Apple Isn’t the Only One to Blame for Smartphone Labor Abuses

Marcus Wohlsen | WIRED | December 19, 2014

Apple is an easy target and, in a way, the most deserving. As the most valuable company in the world, it deserves exceptional scrutiny.

In that respect, a new investigation from the BBC provides a valuable service. In an exposé released Thursday, the BBC One show Panorama says it recently uncovered some appalling working conditions on an iPhone 6 production line. “Exhausted workers were filmed falling asleep on their 12-hour shifts at the Pegatron factories on the outskirts of Shanghai,” the BBC reported. “One undercover reporter, working in a factory making parts for Apple computers, had to work 18 days in a row despite repeated requests for a day off.”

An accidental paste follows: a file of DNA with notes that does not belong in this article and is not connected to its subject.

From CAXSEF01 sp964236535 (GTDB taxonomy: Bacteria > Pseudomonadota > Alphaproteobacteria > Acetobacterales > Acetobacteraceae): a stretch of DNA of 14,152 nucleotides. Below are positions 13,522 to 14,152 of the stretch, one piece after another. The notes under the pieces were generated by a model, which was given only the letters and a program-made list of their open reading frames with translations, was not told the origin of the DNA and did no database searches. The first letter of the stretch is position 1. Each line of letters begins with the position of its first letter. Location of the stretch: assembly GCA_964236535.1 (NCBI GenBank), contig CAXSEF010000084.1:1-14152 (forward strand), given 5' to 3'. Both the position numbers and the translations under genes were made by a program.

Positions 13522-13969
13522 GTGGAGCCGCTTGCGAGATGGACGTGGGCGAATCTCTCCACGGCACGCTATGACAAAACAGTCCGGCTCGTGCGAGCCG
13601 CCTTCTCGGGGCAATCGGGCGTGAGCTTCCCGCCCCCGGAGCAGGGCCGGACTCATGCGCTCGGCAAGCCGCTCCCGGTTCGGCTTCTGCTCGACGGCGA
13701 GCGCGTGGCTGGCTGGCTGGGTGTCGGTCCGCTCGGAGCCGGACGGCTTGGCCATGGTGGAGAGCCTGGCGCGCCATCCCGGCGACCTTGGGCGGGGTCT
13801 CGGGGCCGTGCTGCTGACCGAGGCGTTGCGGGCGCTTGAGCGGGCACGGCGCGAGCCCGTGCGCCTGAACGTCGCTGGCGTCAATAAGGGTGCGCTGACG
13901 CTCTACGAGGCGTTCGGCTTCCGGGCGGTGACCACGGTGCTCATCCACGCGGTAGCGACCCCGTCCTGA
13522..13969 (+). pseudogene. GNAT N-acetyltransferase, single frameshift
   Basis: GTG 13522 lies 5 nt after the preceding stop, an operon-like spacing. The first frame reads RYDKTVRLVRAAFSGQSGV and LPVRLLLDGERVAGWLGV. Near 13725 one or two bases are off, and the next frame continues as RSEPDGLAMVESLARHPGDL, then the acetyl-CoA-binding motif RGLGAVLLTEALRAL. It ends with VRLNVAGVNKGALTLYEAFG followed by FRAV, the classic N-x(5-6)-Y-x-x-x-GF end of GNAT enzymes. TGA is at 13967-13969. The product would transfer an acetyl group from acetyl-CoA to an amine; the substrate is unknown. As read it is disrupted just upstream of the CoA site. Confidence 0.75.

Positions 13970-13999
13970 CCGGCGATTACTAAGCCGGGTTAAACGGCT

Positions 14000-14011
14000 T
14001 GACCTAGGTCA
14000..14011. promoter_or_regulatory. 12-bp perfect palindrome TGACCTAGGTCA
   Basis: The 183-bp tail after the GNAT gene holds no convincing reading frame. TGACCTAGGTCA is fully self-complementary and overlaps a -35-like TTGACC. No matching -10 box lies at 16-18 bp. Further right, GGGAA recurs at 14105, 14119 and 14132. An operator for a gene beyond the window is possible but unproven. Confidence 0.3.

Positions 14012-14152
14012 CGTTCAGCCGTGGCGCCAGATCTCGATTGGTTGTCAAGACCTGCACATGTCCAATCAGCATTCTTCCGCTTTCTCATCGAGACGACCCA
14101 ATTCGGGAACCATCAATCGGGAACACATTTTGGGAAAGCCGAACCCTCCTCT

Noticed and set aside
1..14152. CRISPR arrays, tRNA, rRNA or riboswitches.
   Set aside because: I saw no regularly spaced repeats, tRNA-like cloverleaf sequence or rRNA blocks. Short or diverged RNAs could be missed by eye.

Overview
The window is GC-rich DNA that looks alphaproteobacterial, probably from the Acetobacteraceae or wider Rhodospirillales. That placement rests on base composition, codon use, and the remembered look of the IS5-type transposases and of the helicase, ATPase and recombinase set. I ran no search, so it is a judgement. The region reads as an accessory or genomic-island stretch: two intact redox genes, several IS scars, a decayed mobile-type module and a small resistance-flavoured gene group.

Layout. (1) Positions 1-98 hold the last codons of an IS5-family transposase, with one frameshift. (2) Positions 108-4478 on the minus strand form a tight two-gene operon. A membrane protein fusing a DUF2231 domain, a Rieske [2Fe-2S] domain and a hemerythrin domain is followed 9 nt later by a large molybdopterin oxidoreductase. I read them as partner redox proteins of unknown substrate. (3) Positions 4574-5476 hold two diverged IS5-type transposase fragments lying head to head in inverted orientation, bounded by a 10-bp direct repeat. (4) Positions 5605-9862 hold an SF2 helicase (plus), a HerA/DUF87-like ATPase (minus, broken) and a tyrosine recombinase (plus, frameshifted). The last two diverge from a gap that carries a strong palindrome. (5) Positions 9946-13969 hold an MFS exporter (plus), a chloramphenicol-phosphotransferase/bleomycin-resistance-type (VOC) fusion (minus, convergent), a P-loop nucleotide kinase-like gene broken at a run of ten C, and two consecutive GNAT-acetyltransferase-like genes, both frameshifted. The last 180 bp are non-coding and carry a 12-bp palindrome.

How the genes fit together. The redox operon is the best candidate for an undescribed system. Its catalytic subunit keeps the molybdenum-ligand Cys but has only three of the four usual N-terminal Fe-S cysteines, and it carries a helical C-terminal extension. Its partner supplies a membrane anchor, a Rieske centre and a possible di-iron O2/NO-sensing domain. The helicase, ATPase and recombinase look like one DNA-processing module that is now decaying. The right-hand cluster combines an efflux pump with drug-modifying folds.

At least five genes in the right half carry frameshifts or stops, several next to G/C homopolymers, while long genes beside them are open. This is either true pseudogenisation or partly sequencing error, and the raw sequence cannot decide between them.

A BBC team also went to the Indonesian island of Bangka, where it found that Apple’s supply chain picked up tin from small, dangerous mines where child labor is common. (Apple told the BBC it doesn’t refuse Indonesian tin because it would then lose its leverage to work toward improving conditions there: “We have chosen to stay engaged and attempt to drive changes on the ground.”)  But while abuses among Apple suppliers understandably command the most attention, to focus on Apple alone frames the problem too narrowly...